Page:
High frequency ultrasound assessment of systemic sclerosis skin involvement: intra-observer repeatability and relationship with clinician assessment and dermal collagen content

Victoria A Flower, Shaney L Barratt, Darren J Hart, Amanda B Mackenzie, Jacqueline A Shipley, Stephen G Ward, John D Pauling

Research output: Contribution to journalArticlepeer-review

Abstract

OBJECTIVE: The modified Rodnan skin score (mRSS) remains the preferred method for skin assessment in systemic sclerosis (SSc). There are concerns regarding high inter-observer variability of mRSS and negative clinical trials utilising mRSS as the primary endpoint. High frequency ultrasound (HFUS) allows objective assessment of cutaneous fibrosis in SSc. We investigated the relationship between HFUS with both mRSS and dermal collagen.

METHODS: Skin thickness (ST), echogenicity and novel Shear wave elastography (SWE) were assessed in 53 SSc patients and 15 healthy controls (HC) at the finger, hand, forearm and abdomen. The relationship between HFUS parameters with mRSS (n=53) and dermal collagen (10 SSc patients and 10 HC) was investigated. Intra-observer repeatability of HFUS was calculated using intra-class correlation coefficients (ICCs).

RESULTS: HFUS assessment of ST (hand/forearm) and SWE (finger/hand) correlated with local mRSS at some sites. Subclinical abnormalities in ST, echogenicity and SWE were present in clinically uninvolved SSc skin. Additionally, changes in echogenicity and SWE were sometimes apparent despite objectively normal ST on HFUS. ST, SWE and local mRSS correlated strongly with collagen quantification (rho 0.697, 0.709, 0.649 respectively). Intra-observer repeatability was high for all HFUS parameters (ICCs for ST 0.946-0.978, echogenicity 0.648- 0.865 and SWE 0.953-0.973).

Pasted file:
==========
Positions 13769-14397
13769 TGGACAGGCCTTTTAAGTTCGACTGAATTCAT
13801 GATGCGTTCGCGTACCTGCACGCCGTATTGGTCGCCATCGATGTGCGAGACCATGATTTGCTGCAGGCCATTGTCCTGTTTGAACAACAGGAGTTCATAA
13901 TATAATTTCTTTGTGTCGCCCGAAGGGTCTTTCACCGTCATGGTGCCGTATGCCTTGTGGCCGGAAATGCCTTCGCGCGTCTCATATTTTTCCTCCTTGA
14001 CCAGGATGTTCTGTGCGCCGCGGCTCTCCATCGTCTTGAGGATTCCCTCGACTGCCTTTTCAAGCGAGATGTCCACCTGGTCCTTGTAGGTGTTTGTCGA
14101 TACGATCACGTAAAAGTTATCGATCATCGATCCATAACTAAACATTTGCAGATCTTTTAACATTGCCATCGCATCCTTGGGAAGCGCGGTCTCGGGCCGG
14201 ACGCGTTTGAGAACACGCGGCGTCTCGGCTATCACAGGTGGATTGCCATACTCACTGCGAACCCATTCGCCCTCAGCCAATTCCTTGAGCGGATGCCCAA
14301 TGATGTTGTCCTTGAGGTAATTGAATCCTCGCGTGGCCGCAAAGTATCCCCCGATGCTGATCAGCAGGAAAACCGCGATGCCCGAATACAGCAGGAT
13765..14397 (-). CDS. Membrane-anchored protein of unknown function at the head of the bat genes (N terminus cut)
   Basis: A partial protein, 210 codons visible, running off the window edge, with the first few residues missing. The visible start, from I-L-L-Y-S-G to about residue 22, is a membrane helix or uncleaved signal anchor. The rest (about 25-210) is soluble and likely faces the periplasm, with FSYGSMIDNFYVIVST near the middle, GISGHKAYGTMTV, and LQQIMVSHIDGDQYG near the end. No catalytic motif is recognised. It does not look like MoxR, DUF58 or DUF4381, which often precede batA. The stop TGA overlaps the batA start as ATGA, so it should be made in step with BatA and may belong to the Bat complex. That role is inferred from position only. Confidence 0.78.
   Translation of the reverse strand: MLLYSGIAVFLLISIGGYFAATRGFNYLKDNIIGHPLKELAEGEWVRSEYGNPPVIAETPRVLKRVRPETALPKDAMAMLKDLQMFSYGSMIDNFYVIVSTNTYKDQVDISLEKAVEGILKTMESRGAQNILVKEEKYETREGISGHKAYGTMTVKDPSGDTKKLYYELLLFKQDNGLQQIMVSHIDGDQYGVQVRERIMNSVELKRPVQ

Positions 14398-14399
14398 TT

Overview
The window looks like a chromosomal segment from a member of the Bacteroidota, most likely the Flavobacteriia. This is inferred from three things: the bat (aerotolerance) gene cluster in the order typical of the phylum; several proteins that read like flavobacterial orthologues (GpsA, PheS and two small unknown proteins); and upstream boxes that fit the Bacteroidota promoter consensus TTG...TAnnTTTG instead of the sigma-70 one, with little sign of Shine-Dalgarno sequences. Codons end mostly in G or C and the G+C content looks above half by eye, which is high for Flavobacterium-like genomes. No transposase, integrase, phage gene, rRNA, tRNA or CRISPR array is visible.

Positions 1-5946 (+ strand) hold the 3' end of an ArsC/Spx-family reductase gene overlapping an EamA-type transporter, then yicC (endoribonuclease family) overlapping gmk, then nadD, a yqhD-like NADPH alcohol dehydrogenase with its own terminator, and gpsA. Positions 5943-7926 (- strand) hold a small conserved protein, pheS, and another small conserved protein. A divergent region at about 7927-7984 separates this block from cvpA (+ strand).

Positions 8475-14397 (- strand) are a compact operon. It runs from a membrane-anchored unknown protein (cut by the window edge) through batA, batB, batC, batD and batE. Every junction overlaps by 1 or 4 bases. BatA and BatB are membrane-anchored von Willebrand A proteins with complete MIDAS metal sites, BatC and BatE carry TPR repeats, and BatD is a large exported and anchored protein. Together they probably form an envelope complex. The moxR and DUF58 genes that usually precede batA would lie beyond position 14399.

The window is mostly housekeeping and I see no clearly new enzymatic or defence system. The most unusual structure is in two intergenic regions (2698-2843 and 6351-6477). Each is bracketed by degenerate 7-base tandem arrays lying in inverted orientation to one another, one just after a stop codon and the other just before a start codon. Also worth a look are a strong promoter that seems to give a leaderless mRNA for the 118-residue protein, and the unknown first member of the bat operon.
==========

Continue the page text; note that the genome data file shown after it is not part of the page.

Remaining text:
CONCLUSION: Our data demonstrates excellent reproducibility and reassuring convergent validity with dermal collagen content. Detection of subclinical abnormalities is an additional benefit of HFUS. The observed correlations with collagen quantification support further investigation of HFUS as an alternative to mRSS in clinical trial settings.

Original languageEnglish
Article numberjrheum.200234
JournalThe Journal of Rheumatology
DOIs
Publication statusE-pub ahead of print - 1 Nov 2020

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